A commentor on the Hagfish Day post lamented that the photos of this animal never did it justice. I think we may have finally gotten one, don't you agree?
That photo accompanied the announcement of some research out of New Zealand: researchers have filmed for the first time how the hagfish uses its slime to defend itself. You can see how the attacking shark's mouth is filled with a cloud of slime almost instantaneously, and it leaves in disgust:
Other footage gathered by the scientists showed that hagfish, usually thought of as scavengers, are pretty nasty predators too. Yes, as we've noted before, they swim inside of carcasses and eat their way out, actually absorbing nutrients through their skin. But they also hunt, using those retracting dental plates in the photo to grab and start swallowing prey, then waiting for it to die before they finish. They might use their slime to suffocate it to hurry the process along, too.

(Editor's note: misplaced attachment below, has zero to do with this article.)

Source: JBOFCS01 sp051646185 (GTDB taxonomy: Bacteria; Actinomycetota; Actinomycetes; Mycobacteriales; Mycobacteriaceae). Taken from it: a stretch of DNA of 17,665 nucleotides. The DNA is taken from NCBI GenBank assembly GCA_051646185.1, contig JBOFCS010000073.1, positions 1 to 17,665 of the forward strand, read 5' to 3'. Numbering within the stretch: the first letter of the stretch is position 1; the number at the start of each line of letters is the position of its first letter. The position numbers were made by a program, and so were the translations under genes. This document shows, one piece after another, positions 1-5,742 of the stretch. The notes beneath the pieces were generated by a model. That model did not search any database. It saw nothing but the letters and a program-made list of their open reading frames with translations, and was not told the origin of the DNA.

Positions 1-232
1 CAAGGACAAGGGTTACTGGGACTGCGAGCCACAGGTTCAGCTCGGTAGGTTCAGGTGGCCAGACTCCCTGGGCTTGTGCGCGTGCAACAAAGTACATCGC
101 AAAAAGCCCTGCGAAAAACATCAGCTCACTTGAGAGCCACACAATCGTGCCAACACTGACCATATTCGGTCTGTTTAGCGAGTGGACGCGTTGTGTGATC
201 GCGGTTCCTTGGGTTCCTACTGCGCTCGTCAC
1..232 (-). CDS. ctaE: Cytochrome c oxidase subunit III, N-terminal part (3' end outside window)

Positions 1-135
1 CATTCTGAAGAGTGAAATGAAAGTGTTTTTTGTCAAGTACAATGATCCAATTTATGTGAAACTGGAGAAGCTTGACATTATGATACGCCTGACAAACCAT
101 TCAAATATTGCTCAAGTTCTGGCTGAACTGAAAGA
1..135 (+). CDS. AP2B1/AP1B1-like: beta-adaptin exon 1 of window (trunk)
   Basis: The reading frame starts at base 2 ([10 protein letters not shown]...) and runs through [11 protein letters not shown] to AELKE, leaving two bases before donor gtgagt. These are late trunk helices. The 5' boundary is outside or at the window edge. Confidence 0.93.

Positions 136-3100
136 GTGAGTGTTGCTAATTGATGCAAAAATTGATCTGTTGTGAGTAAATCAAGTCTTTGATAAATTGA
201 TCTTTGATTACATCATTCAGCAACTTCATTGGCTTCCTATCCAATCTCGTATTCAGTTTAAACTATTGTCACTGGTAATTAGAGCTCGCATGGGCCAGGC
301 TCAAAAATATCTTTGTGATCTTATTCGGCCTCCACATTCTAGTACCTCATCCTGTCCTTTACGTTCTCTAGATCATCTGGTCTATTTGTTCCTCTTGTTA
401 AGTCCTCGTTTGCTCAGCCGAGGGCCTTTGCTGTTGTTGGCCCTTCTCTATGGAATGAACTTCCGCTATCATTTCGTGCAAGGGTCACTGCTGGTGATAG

The researchers also found that hunting technique also explains another curious hagfish ability: it can tie itself in a knot. One thing this behavior does is help give the hagfish leverage when pulling prey from a burrow. (Check out the pictures here.)
Join me in saluting the brave souls who can spend enough time with hagfish to discover all those astonishingly repulsive facts.
-Wombat (No Relation)